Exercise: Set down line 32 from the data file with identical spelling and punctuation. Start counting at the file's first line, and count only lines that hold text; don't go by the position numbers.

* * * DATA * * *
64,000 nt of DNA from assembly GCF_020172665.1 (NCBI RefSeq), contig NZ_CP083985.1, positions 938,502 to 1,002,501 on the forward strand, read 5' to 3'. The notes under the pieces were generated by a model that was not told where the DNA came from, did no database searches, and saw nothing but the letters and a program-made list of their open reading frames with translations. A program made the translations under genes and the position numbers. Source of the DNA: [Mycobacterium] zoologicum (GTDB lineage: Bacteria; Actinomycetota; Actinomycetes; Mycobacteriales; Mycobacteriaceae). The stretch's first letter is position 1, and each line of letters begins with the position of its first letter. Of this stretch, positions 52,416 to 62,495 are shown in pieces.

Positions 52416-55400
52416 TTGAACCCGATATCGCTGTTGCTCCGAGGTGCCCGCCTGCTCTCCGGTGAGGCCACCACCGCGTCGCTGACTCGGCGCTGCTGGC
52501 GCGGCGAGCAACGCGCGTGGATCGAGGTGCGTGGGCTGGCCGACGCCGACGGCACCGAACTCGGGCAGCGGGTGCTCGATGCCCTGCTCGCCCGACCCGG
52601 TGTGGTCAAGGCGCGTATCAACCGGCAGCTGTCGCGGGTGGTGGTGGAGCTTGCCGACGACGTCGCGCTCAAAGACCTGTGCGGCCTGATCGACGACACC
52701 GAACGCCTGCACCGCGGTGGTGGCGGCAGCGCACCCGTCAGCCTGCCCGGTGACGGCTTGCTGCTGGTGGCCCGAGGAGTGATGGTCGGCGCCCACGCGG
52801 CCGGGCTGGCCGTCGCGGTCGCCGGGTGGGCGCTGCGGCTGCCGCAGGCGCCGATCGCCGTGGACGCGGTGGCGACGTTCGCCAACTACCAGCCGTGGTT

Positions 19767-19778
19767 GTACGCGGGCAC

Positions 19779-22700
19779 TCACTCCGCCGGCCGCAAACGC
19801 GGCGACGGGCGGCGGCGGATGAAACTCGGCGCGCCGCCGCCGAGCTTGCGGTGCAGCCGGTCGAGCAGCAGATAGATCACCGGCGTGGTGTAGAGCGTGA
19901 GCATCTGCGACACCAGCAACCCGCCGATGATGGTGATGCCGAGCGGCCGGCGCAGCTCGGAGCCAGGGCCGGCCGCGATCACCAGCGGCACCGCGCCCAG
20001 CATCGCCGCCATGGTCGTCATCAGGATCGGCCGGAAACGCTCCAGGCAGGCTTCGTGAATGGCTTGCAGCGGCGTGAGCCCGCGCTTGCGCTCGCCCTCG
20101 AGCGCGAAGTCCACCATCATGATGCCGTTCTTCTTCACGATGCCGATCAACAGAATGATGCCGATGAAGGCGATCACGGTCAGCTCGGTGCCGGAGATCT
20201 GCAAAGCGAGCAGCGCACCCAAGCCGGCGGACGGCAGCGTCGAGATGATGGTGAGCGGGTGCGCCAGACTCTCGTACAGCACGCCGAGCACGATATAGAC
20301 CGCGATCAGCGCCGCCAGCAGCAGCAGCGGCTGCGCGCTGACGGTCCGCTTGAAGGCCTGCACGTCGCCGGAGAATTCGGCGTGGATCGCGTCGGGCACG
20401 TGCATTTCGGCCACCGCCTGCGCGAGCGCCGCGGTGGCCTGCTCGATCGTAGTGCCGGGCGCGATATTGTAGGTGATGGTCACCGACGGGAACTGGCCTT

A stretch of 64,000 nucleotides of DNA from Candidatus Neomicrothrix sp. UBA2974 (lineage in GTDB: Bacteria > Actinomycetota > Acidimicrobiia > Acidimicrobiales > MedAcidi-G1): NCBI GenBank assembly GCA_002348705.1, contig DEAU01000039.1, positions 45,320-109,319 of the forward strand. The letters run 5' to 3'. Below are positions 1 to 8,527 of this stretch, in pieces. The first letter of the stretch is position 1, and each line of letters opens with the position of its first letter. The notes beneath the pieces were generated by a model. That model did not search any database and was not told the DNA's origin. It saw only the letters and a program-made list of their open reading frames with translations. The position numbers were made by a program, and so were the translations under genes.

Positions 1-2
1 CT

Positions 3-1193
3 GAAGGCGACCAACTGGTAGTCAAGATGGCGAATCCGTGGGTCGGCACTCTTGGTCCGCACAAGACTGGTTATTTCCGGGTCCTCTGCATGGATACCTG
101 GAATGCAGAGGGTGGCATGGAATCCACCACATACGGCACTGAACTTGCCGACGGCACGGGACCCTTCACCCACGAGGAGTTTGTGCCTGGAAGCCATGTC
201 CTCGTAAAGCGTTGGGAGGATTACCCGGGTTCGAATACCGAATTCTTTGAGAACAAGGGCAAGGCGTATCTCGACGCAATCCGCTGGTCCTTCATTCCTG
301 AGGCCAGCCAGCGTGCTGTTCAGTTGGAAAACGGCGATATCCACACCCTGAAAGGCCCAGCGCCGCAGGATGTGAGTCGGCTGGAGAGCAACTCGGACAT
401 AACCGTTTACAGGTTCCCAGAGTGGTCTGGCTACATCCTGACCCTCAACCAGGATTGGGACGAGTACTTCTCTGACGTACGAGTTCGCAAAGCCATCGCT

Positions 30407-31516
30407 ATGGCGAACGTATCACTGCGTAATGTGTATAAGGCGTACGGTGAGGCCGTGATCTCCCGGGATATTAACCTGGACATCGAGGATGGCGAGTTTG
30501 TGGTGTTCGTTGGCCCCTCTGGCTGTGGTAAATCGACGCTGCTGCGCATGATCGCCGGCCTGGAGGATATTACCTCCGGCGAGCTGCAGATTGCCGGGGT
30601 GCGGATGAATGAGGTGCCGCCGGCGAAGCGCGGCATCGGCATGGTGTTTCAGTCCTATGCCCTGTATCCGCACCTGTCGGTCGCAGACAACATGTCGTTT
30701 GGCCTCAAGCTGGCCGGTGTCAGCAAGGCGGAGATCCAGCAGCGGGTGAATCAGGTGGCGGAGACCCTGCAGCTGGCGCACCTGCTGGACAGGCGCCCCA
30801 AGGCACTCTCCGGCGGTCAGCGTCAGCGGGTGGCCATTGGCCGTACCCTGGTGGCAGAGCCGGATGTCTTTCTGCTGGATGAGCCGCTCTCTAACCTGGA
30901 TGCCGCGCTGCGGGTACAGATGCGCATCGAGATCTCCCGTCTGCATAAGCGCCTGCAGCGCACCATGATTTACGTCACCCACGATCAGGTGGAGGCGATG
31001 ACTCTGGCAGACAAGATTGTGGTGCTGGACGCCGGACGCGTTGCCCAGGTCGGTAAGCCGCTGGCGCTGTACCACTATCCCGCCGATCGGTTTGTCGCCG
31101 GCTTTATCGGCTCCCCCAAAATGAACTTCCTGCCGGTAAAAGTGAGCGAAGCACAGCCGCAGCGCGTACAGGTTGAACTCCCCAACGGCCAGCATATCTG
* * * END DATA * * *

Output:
30701 GGCCTCAAGCTGGCCGGTGTCAGCAAGGCGGAGATCCAGCAGCGGGTGAATCAGGTGGCGGAGACCCTGCAGCTGGCGCACCTGCTGGACAGGCGCCCCA